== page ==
Jen Serotta, a nurse practitioner in the Transplant Department at Mayo Clinic's Florida campus, says her childhood was filled with music. "At times I participated in four vocal groups at a time and remember regularly listening to my mom's 8-track tapes of Barbra Streisand and Dionne Warwick," she writes on her website. "Singing quickly became my passion," she says, and she pursed that passion after college. When her oldest daughter, Katelynn, was born, Jen began to realize she'd need a backup gig. "To make a living, I started a medical transcription service," she says. "I did this for several years, and then my second daughter, Cassie, was born."
Then things got complicated. When Cassie was 13 months old, she suffered a grand mal seizure that landed her in the hospital for a week, Jen writes. "Our world began to turn upside down." After Cassie was diagnosed with "severe developmental delays," Jen began learning everything she could about her condition and medications and treatments to manage her daughter's seizures. "My life was becoming consumed with trips to the neurologist and therapy appointments," she says. "I was all at once feeling I was playing the role of a nurse while I felt the need of a new challenge in my life." That new challenge came when Jen decided to go back to school to become a nurse herself. She received her bachelor's degree in nursing from Jacksonville University in 2002.
Since 2007, Jen has cared for patients at Mayo Clinic's Florida campus. She "unexpectedly" became a patient herself in August 2013, when she was diagnosed with breast cancer. Immediately after her diagnosis, Jen had her pathology results sent to colleague and friend Sarah McLaughlin, M.D., a breast cancer surgeon at Mayo's Florida campus. The next week she had surgery and learned that even though her cancer had spread "to 11 lymph nodes, putting me at stage 3 invasive cancer," it had not yet spread to other parts of her body. So, Jen says, "I completed chemo and radiation therapy and went back to work wearing a wig."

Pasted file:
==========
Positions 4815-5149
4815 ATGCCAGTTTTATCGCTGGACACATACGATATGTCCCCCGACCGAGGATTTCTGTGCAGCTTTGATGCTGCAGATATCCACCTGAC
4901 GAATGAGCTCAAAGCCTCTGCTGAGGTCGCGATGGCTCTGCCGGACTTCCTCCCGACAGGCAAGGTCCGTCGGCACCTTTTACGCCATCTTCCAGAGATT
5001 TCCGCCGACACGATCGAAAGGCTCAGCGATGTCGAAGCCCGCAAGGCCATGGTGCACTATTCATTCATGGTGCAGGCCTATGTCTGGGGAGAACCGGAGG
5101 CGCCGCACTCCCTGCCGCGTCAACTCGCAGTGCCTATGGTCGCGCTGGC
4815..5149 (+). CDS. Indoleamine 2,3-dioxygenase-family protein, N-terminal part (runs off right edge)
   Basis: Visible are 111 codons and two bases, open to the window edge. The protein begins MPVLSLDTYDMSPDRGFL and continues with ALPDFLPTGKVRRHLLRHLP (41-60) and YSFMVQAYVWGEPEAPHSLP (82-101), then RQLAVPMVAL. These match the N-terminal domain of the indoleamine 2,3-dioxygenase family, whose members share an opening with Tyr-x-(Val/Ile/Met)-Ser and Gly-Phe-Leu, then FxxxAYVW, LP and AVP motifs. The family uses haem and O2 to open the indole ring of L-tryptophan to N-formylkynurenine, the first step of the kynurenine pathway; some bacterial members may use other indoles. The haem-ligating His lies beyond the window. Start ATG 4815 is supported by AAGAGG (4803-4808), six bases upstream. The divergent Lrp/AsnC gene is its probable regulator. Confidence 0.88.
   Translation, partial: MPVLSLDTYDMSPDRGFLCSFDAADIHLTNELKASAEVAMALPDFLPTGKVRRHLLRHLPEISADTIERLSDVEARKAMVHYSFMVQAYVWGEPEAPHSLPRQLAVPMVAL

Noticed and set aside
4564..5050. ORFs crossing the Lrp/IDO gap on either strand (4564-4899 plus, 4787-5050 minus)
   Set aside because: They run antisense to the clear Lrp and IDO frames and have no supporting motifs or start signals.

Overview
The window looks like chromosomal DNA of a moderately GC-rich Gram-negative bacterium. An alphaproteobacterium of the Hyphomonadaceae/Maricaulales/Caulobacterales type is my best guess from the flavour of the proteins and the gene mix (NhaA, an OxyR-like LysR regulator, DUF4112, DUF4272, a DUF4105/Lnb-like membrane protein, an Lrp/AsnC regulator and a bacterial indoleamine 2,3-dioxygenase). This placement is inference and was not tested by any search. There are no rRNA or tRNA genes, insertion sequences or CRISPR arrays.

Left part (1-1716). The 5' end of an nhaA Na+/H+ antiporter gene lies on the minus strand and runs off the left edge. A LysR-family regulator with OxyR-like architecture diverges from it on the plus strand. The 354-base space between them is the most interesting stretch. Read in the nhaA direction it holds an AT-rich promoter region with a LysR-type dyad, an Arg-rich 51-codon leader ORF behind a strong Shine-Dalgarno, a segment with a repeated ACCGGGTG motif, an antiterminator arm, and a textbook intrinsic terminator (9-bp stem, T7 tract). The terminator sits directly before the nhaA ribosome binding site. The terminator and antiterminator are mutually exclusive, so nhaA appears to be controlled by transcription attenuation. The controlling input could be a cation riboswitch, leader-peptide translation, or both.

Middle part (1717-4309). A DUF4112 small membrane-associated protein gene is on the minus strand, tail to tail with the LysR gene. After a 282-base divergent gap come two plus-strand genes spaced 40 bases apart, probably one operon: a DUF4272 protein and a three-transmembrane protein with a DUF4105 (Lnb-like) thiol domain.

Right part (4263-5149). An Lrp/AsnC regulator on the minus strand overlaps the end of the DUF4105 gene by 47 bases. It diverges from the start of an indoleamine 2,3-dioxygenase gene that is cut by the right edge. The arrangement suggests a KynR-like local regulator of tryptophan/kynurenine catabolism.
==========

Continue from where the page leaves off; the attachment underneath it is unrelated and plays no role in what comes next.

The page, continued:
Through it all, Jen says the care and support she received from her doctors and nursing colleagues at Mayo Clinic is what kept her moving forward. "I received outstanding care and support from a great team of providers and nurses," she says. "And that really was important and vital to my healing and well-being."
Now, Jen's hoping to use her talents as a singer and songwriter to support other cancer patients. This month she's releasing a five-song album called "Songs of Hope." The album is dedicated, in part, to the work being done at Mayo's Breast Cancer Clinics, and Jen is donating 100 percent of the proceeds from the first 1,000 downloads to breast cancer research. "My humble wish is that with these songs, I may encourage others who are going through tough circumstances to look beyond what is known and foster hope in spite of what is not known," she says.
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